"Yeah," she said. "Guns are not something that go over very well here."

She raised concerns that legalizing conceal carry on campus could contribute to more people asking why women didn't take preventative measures to keep themselves from being raped, as opposed to addressing the real problem: rapists.

"They would say if you're not carrying a gun, then you're obviously not caring enough to protect yourself," she said. "Which is obviously not the case at all."

Koenig said presenting concealed carry as a cure-all for sexual assault puts yet more pressure on women to go "way above and beyond" to protect themselves from violence, and doesn't put enough pressure on rapists to not rape people.

As her final point, Bobby Walker condemned the prevalence of normalizing rape. She said one of the most important issues in this discussion is remembering that giving people conceal carry rights does nothing to confront systemic problems. Instead, it contributes to a culture that makes it seem logical and almost noble for women to need to take drastic precautionary measures to stay safe - then punishes them with a crown of irresponsibility when they're raped.

"It's a gross thing to commend," she said. "And you can print that."

PROPONENTS, HOWEVER, SAY allowing concealed carry on campus makes all the sense in the world.

In an article in the University of Cincinnati's student-run newspaper, The News Record, from a year ago, Ohio Rep. John Becker, R-Clermont, argued in support of three different bills he has sponsored allowing campus concealed-carry.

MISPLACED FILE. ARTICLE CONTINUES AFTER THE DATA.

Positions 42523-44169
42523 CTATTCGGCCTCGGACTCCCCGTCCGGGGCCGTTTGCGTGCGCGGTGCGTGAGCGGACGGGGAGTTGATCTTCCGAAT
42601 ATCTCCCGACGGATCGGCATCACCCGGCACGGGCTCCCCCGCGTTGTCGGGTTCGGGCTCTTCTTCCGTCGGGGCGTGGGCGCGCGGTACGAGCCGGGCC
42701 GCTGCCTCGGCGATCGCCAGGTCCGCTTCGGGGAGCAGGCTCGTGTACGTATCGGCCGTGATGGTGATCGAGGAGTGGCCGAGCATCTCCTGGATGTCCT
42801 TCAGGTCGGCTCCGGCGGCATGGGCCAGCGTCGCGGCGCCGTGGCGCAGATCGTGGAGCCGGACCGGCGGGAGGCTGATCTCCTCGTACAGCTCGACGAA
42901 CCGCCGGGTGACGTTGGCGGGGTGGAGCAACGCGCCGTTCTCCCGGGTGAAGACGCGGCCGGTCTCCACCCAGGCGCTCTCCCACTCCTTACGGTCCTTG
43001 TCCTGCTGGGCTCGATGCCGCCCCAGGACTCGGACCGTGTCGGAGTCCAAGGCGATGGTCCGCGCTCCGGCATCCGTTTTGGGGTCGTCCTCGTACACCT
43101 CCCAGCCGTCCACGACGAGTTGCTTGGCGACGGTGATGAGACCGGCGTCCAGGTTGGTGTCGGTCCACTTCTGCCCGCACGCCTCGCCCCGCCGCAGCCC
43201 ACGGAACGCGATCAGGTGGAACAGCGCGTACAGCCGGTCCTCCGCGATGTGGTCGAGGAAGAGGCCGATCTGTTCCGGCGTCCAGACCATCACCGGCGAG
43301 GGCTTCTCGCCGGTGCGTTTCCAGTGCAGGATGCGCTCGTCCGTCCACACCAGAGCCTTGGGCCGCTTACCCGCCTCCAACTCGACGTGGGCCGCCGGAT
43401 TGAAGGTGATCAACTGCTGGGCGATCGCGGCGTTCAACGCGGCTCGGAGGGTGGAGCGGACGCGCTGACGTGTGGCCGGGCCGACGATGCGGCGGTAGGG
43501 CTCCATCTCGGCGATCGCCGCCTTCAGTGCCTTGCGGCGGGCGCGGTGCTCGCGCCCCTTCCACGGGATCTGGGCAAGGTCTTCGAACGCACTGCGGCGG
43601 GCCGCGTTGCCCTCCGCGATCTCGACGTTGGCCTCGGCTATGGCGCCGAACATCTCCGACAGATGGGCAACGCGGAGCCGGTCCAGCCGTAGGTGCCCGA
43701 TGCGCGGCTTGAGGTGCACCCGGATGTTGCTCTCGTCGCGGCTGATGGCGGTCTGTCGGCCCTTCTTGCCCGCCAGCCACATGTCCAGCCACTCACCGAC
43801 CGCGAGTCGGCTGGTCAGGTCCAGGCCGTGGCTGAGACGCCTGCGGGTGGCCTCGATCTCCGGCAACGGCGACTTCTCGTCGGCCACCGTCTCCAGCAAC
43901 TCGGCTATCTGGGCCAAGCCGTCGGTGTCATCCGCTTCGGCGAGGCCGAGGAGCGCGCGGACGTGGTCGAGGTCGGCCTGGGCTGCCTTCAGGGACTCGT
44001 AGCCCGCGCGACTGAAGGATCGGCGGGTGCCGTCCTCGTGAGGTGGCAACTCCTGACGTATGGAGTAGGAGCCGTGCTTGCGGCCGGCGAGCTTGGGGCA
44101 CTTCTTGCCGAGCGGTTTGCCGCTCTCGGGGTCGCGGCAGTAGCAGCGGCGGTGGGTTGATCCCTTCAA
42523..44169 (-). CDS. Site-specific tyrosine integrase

"These [current] laws restrict the good guys," he told the newspaper. "I'm trying to put the good guys on equal footing with the bad guys so nobody has to be a victim or at least you'll have the opportunity to shoot back. It's about leveling the playing field."

In the article, the freshman representative (considered among the most conservative in an already highly conservative Legislature) said the issue involves guaranteeing the constitutional right to protect oneself.

"The idea of a lot of these gun bills, including [HB 403], is to chip away at those restrictions and restore gun rights in the name of safety," Becker said in the article.

The national group, Students for Concealed Carry, has a chapter in Ohio, and sub-chapters on nine Ohio campuses, though the national group's website doesn't say OU is among them. OU does have a Second Amendment Club, however, which advocates for various gun-rights issues.